And consumers shopping by price is why we see cheap plastic goods. The founding fathers had the right idea when they raised import taxes to offset for the motherlands established industrial base. It would cause short term inflation and Wally world would have to change it's inventory but that's the only way quality made American products could compete in this cheap "Made in China" or in sweat shop economy. And the jobs it would bring back as we crank up American manufacturing....

    Don't get me started but cheap plastic goods has nothing to do with lead and everything to do with our cheap, disposable mindset. Now days it's cheaper to buy a new one than to fix the one you have. That shows how cheap the goods we consume really are. I haven't seen a TV repair shop in years, because now you just get a new one, "Made in China"...

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    DIY Senior Member houptee's Avatar
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    Anyone have good or bad advice on Hansgrohe faucets? They are a bit pricey but do they hold up better and longer?
    I have had the same basic experiences with Moen, Delta, and Pfister, they all seem to need cartridges after a few years and they start to leak at the handle top caps.

  8. #8

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    My experience has been that there is good and bad with all brands. Even with the more expensive stuff, sure, they seem better built, but they still wear & need service. I like the SS flex hose and the spring return on the Hansgrohe faucet better than the cheap Moen nylon braided hose with a counter weight return system, but have repaired/replaced both. I have a Jacklo (I believe) lav out there that was $$$ and it eats cartridges, and a $$$$ Restoration hardware lav that is squeely on the hot side that I cant get resolved. I've got a 5 year old $33 peerless faucet in my office that gets heavy use and it has been flawless... Your mileage may vary...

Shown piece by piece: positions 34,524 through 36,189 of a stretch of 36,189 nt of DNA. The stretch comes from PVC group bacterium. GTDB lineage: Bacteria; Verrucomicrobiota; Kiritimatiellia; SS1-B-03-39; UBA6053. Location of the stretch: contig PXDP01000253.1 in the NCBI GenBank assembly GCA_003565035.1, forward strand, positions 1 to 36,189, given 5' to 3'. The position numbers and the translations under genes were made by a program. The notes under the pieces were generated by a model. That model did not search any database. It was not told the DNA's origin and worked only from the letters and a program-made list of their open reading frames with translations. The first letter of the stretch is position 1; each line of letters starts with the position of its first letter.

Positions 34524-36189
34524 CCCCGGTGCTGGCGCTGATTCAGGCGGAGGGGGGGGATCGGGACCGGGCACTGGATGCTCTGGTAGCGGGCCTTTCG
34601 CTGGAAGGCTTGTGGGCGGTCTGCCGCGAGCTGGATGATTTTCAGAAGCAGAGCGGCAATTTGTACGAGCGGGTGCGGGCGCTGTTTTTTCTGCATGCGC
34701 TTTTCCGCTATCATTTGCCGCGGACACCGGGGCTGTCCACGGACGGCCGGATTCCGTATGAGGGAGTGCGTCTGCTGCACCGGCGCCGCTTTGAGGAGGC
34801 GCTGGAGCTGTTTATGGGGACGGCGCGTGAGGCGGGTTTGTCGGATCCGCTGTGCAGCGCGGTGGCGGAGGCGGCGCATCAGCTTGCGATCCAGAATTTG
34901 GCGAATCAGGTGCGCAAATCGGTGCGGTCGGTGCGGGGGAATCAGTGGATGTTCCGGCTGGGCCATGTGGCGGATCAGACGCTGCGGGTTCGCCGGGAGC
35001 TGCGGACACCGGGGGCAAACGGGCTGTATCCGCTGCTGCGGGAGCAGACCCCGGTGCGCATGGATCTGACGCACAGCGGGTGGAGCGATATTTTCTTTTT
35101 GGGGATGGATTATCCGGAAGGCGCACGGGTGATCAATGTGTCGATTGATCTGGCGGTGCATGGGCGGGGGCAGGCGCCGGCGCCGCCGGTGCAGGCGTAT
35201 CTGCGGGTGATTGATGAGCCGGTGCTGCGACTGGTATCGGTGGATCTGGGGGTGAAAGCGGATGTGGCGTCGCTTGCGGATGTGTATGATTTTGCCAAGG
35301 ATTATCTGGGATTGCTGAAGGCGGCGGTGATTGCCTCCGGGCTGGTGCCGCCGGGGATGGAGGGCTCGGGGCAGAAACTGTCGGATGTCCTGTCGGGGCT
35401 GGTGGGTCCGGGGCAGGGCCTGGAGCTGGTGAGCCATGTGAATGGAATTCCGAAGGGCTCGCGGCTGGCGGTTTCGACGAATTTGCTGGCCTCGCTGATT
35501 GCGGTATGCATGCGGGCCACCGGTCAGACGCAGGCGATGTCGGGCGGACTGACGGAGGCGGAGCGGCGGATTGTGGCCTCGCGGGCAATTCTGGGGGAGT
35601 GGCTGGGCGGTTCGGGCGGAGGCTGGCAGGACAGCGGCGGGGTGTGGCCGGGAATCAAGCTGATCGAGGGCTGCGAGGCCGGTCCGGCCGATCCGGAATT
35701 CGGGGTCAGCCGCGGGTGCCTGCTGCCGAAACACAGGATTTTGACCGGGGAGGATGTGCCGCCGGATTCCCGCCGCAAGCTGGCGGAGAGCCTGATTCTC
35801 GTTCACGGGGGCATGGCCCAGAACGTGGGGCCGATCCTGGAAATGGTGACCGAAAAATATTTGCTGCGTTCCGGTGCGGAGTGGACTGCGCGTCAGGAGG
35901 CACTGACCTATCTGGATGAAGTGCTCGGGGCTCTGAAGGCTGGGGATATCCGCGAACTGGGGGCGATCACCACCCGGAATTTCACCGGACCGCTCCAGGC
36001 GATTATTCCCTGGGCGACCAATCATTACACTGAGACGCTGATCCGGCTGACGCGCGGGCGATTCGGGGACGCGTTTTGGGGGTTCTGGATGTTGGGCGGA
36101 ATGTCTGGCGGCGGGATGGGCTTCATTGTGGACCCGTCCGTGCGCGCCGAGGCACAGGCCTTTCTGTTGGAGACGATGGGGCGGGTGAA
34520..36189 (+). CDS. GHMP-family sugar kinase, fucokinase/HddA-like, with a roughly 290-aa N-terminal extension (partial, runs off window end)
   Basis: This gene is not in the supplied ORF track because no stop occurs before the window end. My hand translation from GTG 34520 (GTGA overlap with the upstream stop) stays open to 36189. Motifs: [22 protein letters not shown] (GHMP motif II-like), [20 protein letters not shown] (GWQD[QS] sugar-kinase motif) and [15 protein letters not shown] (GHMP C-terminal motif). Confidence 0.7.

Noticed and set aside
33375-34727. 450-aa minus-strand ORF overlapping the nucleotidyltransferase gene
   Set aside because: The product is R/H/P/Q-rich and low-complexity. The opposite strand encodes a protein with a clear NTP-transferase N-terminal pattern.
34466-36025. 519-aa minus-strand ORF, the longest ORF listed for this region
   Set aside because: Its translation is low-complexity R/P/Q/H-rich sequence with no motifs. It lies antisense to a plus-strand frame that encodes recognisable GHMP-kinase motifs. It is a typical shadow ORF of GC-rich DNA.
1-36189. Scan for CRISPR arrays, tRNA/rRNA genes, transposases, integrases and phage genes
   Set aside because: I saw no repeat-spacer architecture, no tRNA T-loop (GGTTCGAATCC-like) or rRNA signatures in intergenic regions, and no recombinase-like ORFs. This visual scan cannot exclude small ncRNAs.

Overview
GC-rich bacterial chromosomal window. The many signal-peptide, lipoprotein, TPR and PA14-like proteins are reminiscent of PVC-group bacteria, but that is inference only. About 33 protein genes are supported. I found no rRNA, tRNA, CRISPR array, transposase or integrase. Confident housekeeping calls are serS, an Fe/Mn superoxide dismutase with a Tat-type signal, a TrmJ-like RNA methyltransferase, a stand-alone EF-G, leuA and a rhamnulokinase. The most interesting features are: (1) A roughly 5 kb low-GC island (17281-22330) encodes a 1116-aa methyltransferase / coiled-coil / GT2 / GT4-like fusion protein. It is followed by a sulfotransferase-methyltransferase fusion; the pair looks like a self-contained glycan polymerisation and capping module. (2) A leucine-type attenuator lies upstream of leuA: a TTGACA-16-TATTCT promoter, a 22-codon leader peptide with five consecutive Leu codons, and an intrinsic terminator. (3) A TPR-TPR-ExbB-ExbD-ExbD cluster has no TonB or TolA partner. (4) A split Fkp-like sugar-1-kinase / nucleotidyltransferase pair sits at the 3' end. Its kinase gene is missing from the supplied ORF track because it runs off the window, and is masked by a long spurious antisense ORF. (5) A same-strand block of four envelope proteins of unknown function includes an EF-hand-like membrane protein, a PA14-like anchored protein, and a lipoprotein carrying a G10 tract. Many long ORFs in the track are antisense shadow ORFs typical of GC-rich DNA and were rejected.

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    Retired Defense Industry Engineer jadnashua's Avatar
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    My personal experience is limited. I put a new Delta faucet in at my mother's house a few years ago and it now needs the handle to be carefully positioned to prevent it from leaking. It still looks decent, but it is only a few years.

    I have a Grohe tall, pull-out faucet at my place that has been there now about 13-years, and still looks and works like new. While it has some plastic parts, the main body is real SS. So, would I buy either again? Probably would on the Grohe, might on the Delta. Both have decent warranties.
    Jim DeBruycker
    Important note - I'm not a pro
    Retired Defense Industry Engineer; Schluter 2.5-day Workshop Completed 2013, 2014

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    Moderator & Master Plumber hj's Avatar
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    quote; The "no lead" laws? I thought they were good since lead turned out to be nasty stuff... You sure don't want to drink it.

    It is a solution to something that was not a problem. The POTENTIAL amount of lead from brass faucets and valves is so small as to be ridiculous, and, unless they have replaced EVERY service line to the water meters in Chicago, MOST homes have long lead pipe between the water main and the meter.
    Licensed residential and commercial plumber